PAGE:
As I also said elsewhere, the provocation happens in a song video, but the rape happens in a lonely spot to an innocent girl who least expects it, by a man who hasn't learnt to be nonchalant (as it happened to a girl in a police chowky in Bombay).

Thanks for a balanced view on the subject. Well done!


At 4:07 AM, Blogger aparna said...

An interesting take on the issue...I liked your balanced view and pointers.


At 7:26 AM, Anonymous Anonymous said...

I have been going through quite a few of the participating bloggers' take on

At 7:27 AM, Blogger david raphael israel said...


it's interesting to have the bit of historical perspective you cast on this. For instance, the mention of changes in social mores about public attire within just the past decade or so in India.

Indeed a thoughtful contribution.


At 4:51 AM, Blogger Tachyoson said...

well said!

very well put together :)

but we need more people to FOLLOW the path of acting more responsibly, on both sides of the line.

At 9:52 PM, Blogger silbil said...

sensible...i was despairing thinking that being sensible is not possible in the light of so much of pain and violence...i am glad you wrote the post

At 10:56 PM, Blogger harty said...

Excellent suggestions, those. One of the very few posts in the Blank Noise Marathon, where someone's actually contributing towards ending the problem.

At 4:07 AM, Blogger paaji_chele said...

gosh-when is someone going to give the perspective of the v frustrated urban/semi urban male?

At 1:40 PM, Blogger Revealed said...

OK! Balanced view point is all fine, but the point I think is to let the "confused out of their minds, and raging hormone filled" guy know that none of that is an excuse for forcing your attentions on any random female. Balanced view points I sometimes think encourage their bizarre behavior rather than achieve anything useful. I'm not suggesting that everyone rant and rave about it, but I'm suggesting that people stand up and admit that women today have every right to wear what they want when they want and where they want. I'm again not saying that young girls at once be encouraged to run around on the roads wearing "provocative" clothing but I AM saying that lets come out and admit that they should be allowed to. The practical changes will follow once we come out and say that!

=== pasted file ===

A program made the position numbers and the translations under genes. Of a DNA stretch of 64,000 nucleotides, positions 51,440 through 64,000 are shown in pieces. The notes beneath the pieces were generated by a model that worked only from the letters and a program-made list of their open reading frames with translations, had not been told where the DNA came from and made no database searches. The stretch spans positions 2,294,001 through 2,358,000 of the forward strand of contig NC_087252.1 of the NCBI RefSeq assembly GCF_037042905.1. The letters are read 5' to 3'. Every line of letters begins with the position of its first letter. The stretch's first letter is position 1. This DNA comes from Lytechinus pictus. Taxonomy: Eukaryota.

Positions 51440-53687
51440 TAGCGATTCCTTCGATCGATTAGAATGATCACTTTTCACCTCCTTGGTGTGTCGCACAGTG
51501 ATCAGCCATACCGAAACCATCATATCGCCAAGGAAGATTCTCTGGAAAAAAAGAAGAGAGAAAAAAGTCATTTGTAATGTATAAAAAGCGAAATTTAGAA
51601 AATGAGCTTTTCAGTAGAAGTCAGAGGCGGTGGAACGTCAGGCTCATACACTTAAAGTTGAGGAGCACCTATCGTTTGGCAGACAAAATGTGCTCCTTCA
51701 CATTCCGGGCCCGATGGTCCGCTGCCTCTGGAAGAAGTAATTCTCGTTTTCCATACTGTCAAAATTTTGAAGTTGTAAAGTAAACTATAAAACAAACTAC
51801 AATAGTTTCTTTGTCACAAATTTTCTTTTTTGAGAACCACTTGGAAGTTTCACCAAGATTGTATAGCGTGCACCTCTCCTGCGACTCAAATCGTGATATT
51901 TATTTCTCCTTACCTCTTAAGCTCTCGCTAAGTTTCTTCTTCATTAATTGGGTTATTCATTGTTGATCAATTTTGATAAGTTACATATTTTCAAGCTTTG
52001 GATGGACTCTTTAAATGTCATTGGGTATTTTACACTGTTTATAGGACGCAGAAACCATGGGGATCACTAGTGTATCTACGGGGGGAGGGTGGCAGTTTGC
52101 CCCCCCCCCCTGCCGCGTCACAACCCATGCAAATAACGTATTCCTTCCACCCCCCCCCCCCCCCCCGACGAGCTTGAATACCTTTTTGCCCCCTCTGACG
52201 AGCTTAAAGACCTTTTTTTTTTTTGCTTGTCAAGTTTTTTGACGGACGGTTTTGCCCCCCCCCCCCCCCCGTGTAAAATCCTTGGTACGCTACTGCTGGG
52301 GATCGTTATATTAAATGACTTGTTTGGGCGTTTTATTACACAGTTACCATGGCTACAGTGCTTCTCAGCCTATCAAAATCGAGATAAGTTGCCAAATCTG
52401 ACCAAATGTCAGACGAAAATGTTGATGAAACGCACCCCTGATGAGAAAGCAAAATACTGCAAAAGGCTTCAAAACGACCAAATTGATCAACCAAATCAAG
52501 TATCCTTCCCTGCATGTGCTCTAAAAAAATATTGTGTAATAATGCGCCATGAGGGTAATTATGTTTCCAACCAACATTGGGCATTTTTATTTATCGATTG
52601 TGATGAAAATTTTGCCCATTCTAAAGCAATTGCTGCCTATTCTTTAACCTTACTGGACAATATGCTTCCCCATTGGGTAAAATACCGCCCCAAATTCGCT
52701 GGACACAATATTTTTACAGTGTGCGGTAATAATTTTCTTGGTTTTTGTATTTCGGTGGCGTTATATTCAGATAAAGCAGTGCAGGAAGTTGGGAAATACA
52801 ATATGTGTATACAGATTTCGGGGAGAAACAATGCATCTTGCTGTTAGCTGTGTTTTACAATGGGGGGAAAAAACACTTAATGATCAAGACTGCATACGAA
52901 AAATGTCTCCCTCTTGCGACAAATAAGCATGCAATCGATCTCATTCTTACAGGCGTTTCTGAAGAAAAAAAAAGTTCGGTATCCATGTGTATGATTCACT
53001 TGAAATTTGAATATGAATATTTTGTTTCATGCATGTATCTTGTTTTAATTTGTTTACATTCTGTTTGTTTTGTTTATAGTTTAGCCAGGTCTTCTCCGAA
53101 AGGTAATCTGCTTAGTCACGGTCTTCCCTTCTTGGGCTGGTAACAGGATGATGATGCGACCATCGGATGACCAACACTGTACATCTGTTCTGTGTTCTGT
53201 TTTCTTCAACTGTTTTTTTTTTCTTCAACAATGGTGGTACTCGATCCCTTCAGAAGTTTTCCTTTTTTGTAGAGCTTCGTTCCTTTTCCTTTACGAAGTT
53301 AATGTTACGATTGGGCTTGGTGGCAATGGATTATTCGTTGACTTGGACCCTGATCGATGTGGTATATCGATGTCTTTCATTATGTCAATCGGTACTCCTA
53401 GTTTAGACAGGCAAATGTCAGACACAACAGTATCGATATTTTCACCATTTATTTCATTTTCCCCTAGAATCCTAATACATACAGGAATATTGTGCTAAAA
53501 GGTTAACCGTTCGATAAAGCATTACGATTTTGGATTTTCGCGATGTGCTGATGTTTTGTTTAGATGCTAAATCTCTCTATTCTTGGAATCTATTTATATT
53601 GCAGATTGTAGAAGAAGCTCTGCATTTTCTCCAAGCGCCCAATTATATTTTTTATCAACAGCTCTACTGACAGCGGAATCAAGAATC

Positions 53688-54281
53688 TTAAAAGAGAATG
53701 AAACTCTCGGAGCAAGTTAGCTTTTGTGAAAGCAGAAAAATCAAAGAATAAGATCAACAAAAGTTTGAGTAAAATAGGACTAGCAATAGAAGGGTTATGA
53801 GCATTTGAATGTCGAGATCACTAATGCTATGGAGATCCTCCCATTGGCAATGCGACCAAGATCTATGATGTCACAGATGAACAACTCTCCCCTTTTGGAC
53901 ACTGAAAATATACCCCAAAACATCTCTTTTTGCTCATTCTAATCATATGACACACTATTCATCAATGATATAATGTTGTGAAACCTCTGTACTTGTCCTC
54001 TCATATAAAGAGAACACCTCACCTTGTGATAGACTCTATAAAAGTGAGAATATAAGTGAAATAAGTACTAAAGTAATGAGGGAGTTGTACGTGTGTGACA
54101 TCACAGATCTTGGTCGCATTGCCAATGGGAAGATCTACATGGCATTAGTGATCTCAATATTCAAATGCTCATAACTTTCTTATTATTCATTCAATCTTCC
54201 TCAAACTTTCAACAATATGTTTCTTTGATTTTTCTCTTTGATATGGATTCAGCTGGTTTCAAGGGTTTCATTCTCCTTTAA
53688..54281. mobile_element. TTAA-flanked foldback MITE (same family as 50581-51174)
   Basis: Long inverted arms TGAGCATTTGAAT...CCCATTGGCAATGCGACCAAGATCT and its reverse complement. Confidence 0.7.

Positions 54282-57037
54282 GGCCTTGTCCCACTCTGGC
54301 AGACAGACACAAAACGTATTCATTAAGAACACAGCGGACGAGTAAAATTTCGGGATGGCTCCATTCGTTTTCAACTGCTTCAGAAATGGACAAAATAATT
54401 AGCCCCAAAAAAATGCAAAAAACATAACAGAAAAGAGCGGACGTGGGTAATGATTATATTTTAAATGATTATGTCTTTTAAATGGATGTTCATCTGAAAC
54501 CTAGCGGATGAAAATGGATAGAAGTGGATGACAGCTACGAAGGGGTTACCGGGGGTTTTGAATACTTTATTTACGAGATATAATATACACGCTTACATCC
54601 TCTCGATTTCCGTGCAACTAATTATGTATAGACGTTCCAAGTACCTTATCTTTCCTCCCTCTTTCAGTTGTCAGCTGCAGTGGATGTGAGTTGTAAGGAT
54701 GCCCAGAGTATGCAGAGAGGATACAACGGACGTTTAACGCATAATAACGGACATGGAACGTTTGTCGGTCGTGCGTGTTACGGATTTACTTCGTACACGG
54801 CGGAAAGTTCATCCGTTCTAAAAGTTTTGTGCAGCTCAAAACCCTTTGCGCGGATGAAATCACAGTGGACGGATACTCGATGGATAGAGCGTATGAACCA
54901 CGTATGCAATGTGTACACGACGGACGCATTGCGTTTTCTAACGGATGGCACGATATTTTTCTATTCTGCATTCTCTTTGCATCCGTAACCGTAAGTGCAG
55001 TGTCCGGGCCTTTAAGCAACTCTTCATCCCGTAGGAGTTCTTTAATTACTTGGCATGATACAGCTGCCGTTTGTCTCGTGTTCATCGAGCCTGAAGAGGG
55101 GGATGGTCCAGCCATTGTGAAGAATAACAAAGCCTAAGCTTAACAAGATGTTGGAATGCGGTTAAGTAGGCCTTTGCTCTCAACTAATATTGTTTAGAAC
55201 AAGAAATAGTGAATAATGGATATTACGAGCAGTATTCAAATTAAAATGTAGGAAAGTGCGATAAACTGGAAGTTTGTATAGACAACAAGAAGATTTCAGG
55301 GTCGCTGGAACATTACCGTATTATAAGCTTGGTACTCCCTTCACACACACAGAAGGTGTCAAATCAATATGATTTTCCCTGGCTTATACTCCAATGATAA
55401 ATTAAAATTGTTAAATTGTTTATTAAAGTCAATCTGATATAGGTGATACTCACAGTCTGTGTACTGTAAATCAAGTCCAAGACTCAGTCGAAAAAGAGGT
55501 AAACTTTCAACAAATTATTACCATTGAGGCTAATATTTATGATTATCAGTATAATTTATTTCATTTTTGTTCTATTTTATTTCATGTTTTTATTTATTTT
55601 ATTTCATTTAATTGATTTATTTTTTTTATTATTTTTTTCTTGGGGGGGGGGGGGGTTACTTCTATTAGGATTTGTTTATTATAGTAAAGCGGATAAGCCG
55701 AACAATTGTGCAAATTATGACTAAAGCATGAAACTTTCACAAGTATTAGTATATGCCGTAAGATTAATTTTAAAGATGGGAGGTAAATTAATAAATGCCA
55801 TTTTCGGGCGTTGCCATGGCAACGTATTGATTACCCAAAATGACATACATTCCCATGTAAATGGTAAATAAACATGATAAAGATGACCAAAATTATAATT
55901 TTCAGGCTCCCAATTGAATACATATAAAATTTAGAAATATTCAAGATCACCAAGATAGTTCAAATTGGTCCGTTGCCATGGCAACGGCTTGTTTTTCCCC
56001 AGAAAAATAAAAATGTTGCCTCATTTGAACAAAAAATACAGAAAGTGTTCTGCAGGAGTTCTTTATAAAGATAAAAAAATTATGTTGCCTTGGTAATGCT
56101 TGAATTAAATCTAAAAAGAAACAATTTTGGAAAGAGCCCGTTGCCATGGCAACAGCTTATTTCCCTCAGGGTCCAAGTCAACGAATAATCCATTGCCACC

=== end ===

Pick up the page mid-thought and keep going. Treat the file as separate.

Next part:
At 2:38 AM, Blogger scribe said...

For Revealed : Essentially I think I completely agree with you on the whole bit about a) as a woman I should be able to stand up and wear / do / say what I want (and fortunately in my life I have!) and also yes b) the raging hormone guys need to get in control and learn about respecting another human being - regardless of gender. I intended to go beyond those two points since they are a given, and place the issue in a context since I found nobody seemed to be doing that and there IS a context. It's not so much about being balanced, but working within a reality. I also wanted to emphasize that wherever there is injustice the responsibility of solutions and dealing with it lies with the perpetrator as well as with the victim, and of course with the community at large. At a very micro level, it's like saying - when someone does something bad to me, why do I allow it and how did it reach a stage where this could have happened. Like you, I have raved and ranted as well, and believe me continue to do so more often than I want to!

At 7:14 AM, Blogger Revealed said...

LOL and I was trying NOT to rave and rant. Hehe. Seriously, I understand what you're saying. I'm not even against what you're saying. I have said the same things to people cos its rational. BUT when people like you and me make this rational comment we KNOW inside our heads that the behavior of guys who think they can jump women because of how they're dressed or what they say, is totally NOT ACCEPTABLE. When the self same guys, however listen to us or read what we write they take home the message that people understand us and where we come from, so everything is alright, we aren't doing anything too wrong. That is what worries me. Amit posted stuff related to this the other day, and it makes an interesting read.


Post a Comment

<< Home